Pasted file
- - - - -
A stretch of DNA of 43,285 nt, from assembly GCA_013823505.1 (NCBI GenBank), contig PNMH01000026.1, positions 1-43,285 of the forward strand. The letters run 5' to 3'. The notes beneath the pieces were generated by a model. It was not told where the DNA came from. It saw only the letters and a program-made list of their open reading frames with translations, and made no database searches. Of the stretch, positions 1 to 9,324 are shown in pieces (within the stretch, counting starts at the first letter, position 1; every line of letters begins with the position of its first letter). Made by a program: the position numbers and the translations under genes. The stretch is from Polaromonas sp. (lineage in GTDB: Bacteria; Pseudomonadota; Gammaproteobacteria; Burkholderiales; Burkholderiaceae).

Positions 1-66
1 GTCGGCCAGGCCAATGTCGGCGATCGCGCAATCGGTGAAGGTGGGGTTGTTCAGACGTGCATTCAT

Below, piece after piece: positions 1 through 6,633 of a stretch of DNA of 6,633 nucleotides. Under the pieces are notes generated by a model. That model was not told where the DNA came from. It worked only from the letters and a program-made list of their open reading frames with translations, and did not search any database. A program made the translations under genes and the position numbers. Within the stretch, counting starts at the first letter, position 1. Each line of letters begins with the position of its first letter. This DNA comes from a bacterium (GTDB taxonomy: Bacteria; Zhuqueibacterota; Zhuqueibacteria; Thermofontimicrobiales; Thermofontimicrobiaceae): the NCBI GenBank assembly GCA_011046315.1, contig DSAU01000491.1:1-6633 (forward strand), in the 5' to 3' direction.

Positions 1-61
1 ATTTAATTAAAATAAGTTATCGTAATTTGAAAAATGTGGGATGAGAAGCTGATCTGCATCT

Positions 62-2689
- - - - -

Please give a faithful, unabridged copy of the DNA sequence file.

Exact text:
A stretch of DNA of 43,285 nt, from assembly GCA_013823505.1 (NCBI GenBank), contig PNMH01000026.1, positions 1-43,285 of the forward strand. The letters run 5' to 3'. The notes beneath the pieces were generated by a model. It was not told where the DNA came from. It saw only the letters and a program-made list of their open reading frames with translations, and made no database searches. Of the stretch, positions 1 to 9,324 are shown in pieces (within the stretch, counting starts at the first letter, position 1; every line of letters begins with the position of its first letter). Made by a program: the position numbers and the translations under genes. The stretch is from Polaromonas sp. (lineage in GTDB: Bacteria; Pseudomonadota; Gammaproteobacteria; Burkholderiales; Burkholderiaceae).

Positions 1-66
1 GTCGGCCAGGCCAATGTCGGCGATCGCGCAATCGGTGAAGGTGGGGTTGTTCAGACGTGCATTCAT

Below, piece after piece: positions 1 through 6,633 of a stretch of DNA of 6,633 nucleotides. Under the pieces are notes generated by a model. That model was not told where the DNA came from. It worked only from the letters and a program-made list of their open reading frames with translations, and did not search any database. A program made the translations under genes and the position numbers. Within the stretch, counting starts at the first letter, position 1. Each line of letters begins with the position of its first letter. This DNA comes from a bacterium (GTDB taxonomy: Bacteria; Zhuqueibacterota; Zhuqueibacteria; Thermofontimicrobiales; Thermofontimicrobiaceae): the NCBI GenBank assembly GCA_011046315.1, contig DSAU01000491.1:1-6633 (forward strand), in the 5' to 3' direction.

Positions 1-61
1 ATTTAATTAAAATAAGTTATCGTAATTTGAAAAATGTGGGATGAGAAGCTGATCTGCATCT

Positions 62-2689